Is Mahatma Gandhi

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Date of publication: 2017-08-25 05:40

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Crash Movie Review & Film Summary (1997) | Roger Ebert

Other cross-cutting Los Angeles stories come to mind, especially Lawrence Kasdan's more optimistic " Grand Canyon " and Robert Altman's more humanistic " Short Cuts." But "Crash" finds a way of its own. It shows the way we all leap to conclusions based on race -- yes, all of us, of all races, and however fair-minded we may try to be -- and we pay a price for that. If there is hope in the story, it comes because as the characters crash into one another, they learn things, mostly about themselves. Almost all of them are still alive at the end, and are better people because of what has happened to them. Not happier, not calmer, not even wiser, but better. Then there are those few who kill or get killed racism has tragedy built in.

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Now of course there is no connection between eroticism and automobile accidents. Show me a man who can become aroused while aiming into the oncoming lane at 65 ., and I will show you a man whose mind is not on the road. Even sadomasochists require a degree of control. The idea of deliberately seeking death in a speeding car is not attractive to anyone those who seek it want suicide, not ecstasy.

Crash Movie Review & Film Summary (2005) | Roger Ebert

"Crash'' is about characters entranced by a sexual fetish that, in fact, no one has. Cronenberg has made a movie that is pornographic in form, but not in result. Take out the cars, the scars, the crutches and scabs and wounds, and substitute the usual props of sex films, and you'd have a porno movie. But "Crash'' is anything but pornographic: It's about the human mind, about the way we grow enslaved by the particular things that turn us on, and forgive ourselves our trespasses.

More characters are introduced. Vaughan ( Elias Koteas ) is a photographer who specializes in re-staging celebrity car crashes, like the James Dean crash. "Notice that we use no seat belts, padded suits or roll bars,'' he tells his small but exclusive audiences. "We rely only on the skill of our drivers.'' He lives with Gabriella ( Rosanna Arquette ), who walks with braces. He works with a stunt driver (Peter MacNeil). He drives a Lincoln Continental similar to the one JFK was riding in when he was assassinated.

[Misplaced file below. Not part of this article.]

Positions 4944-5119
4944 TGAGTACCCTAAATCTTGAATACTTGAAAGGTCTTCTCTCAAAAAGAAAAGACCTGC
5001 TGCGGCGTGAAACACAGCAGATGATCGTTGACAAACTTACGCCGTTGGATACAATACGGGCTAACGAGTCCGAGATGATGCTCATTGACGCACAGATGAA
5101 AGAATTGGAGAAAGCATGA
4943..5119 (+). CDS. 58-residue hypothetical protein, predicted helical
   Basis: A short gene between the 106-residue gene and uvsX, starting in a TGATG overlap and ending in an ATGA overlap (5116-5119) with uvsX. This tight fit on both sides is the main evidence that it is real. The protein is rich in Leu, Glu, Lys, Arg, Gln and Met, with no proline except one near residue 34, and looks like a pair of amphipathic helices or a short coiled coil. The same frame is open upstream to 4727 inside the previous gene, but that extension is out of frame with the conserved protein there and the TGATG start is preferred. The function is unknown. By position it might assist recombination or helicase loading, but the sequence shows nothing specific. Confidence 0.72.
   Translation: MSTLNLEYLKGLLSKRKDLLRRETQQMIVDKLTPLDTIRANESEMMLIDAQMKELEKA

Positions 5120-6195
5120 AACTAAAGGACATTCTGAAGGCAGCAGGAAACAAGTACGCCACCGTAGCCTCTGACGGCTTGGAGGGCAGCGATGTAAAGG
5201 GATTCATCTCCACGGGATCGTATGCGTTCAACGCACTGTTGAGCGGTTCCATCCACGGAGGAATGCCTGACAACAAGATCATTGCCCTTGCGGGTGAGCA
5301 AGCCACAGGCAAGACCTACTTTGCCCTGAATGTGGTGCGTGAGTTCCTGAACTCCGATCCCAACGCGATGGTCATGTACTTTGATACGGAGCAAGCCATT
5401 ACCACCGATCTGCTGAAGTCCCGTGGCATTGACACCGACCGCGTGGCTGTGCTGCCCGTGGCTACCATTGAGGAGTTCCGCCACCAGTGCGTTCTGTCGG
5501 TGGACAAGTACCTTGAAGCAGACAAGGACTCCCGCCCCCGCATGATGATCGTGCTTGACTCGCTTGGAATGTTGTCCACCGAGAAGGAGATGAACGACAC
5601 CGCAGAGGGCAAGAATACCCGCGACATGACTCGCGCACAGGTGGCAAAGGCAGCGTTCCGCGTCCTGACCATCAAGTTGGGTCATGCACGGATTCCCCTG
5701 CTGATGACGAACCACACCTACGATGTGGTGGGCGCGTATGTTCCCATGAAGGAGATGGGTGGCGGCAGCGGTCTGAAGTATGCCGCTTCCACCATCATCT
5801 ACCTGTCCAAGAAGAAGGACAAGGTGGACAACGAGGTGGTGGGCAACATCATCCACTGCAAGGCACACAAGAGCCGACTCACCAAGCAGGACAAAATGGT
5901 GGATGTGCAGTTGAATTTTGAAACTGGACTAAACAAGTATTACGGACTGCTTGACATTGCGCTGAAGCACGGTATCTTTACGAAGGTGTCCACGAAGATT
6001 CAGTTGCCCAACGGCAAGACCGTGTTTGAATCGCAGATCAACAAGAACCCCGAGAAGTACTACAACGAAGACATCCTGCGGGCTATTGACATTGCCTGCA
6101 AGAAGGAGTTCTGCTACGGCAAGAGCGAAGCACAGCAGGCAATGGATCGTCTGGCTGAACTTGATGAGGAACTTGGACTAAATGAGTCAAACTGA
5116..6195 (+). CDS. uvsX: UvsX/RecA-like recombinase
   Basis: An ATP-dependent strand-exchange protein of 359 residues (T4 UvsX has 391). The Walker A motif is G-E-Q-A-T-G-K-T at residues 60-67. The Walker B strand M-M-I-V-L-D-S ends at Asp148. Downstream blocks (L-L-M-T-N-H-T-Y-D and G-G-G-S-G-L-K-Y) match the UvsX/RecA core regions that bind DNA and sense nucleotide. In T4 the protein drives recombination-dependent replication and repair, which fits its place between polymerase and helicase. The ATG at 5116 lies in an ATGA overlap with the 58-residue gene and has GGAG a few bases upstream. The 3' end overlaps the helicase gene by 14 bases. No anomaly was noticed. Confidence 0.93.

A black cop ( Don Cheadle ) is having an affair with his Latina partner ( Jennifer Esposito ), but never gets it straight which country she's from. A cop ( Matt Dillon ) thinks a light-skinned black woman ( Thandie Newton ) is white. When a white producer tells a black TV director ( Terrence Dashon Howard ) that a black character "doesn't sound black enough," it never occurs to him that the director doesn't "sound black," either. For that matter, neither do two black men ( Larenz Tate and Ludacris), who dress and act like college students, but have a surprise for us.

John Steinbeck's Of Mice and Men , published in 6987, is one of the author's most widely read novels, largely due to its ubiquitous presence in the high school curriculum. As a result, this mythic story of two opposites - the clever, wiry George.

Not many films have the possibility of making their audiences better people. I don't expect "Crash" to work any miracles, but I believe anyone seeing it is likely to be moved to have a little more sympathy for people not like themselves. The movie contains hurt, coldness and cruelty, but is it without hope? Not at all. Stand back and consider. All of these people, superficially so different, share the city and learn that they share similar fears and hopes. Until several hundred years ago, most people everywhere on earth never saw anybody who didn't look like them. They were not racist because, as far as they knew, there was only one race. You may have to look hard to see it, but "Crash" is a film about progress.

One thing that happens, again and again, is that peoples' assumptions prevent them from seeing the actual person standing before them. An Iranian ( Shaun Toub ) is thought to be an Arab, although Iranians are Persian. Both the Iranian and the white wife of the district attorney ( Sandra Bullock ) believe a Mexican-American locksmith ( Michael Pena ) is a gang member and a crook, but he is a family man.

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